- CPMR 2006, The European maritime policy guidelines and recommendations, Available from: <http://www.cpmr.org/pub/docs/88_eos_final_report_en.pdf>. [16 July 2014].
- DHS n.d., Maritime infrastructure recovery plan, Available from: < http://www.dhs.gov/maritime-infrastructure-recovery-plan>. [16 July 2014].
- Europa n.d., Guidelines for developing national maritime policies. Available from: < http://europa.eu/legislation_summaries/maritime_affairs_and_fisheries/maritime_affairs/pe0003_en.htm>. [16 July 2014].
- FMTBU 2009, Guidelines for a “Maritime Development Plan” within the context of an integrated German maritime policy, Available from: <idynamic.lv/component/option,com_attachments/…/task,download/>. [16 July 2014].
- GMCC n.d., Global MOTR Coordination Center (GMCC), Available from: < http://www.dhs.gov/global-motr-coordination-center-gmcc>. [16 July 2014].
- IMP MED 2012, Integrated maritime policy for the Mediterranean, Available from: < swww.imp-med.eu/En/image.php?id=375>. [16 July 2014].
- NSPD 2004, National Security Presidential Directive NSPD-41, Available from: <org/irp/offdocs/nspd/nspd41.pdf>. [16 July 2014].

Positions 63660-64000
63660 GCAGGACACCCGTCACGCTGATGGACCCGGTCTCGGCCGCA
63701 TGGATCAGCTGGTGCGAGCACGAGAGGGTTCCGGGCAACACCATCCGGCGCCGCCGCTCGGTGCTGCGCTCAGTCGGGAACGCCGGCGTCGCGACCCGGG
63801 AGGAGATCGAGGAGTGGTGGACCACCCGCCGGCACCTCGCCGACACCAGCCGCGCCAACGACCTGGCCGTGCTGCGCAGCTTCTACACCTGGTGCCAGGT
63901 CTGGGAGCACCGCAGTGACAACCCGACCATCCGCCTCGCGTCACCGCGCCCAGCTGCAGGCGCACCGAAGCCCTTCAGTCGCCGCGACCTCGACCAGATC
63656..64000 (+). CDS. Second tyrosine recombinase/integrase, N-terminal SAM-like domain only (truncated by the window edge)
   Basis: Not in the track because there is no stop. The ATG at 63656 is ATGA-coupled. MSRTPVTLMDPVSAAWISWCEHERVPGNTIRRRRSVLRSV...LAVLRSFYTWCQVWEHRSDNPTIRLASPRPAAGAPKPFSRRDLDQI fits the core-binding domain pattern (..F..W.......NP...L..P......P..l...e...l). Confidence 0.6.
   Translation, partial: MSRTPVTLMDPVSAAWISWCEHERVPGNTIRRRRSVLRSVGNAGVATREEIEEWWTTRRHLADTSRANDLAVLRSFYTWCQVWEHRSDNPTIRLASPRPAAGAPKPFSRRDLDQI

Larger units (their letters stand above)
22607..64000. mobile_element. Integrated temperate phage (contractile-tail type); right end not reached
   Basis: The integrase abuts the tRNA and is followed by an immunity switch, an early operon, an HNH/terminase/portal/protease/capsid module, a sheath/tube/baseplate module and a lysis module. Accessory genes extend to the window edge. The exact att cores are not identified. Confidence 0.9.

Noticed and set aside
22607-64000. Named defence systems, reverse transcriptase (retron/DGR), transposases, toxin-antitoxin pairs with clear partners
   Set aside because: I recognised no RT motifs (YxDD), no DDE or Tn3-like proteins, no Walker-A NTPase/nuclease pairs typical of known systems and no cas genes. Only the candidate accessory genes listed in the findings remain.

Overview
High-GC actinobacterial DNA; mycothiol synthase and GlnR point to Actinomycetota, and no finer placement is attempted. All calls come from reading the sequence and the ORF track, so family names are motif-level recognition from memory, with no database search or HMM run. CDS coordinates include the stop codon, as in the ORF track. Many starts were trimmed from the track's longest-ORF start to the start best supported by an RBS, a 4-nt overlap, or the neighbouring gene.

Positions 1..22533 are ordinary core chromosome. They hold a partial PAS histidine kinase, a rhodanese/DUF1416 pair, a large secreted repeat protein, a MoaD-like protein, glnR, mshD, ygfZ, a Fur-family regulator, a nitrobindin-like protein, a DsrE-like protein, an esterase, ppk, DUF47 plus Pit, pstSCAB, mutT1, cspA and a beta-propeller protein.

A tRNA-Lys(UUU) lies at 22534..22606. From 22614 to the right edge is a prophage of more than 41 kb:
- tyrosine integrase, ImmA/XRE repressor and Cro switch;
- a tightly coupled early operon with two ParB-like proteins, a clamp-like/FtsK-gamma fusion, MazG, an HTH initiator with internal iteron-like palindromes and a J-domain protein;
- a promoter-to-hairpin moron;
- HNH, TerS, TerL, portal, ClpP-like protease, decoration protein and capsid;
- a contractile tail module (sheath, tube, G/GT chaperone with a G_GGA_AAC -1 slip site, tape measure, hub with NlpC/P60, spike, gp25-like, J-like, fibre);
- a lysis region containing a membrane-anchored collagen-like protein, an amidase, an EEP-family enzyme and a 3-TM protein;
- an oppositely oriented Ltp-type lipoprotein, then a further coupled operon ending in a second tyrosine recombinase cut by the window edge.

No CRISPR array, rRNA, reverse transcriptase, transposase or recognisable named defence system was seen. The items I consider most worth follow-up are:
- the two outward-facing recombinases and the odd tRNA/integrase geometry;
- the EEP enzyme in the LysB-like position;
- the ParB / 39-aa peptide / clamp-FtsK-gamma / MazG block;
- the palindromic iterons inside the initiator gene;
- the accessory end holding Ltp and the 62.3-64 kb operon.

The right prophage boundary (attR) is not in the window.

- Slater, J 1998, ‘The maritime contribution of joint forces’, The RSUI Journal, vol. 143, no. 6, pp. 20-24.
- Strachan, H 2007, ‘Maritime strategy’, The RSUI Journal, vol. 152, no. 1, pp. 29-33.
- Trelawny, C 2013, ‘Maritime security beyond military operation’, The RSUI Journal, vol. 158, no. 1, pp. 48-52.
- US Navy 2007, A Cooperative Strategy for 21st Century Seapower, Available from: < http://www.navy.mil/maritime/maritimestrategy.pdf> [16 July 2014].
- Virginia 2005, National plan to achieve maritime domain awareness, Available from: < http://www.virginia.edu/colp/pdf/NSMS-National-Plan-to-Achieve-Maritime-Domain-Awareness.pdf>. [16 July 2014].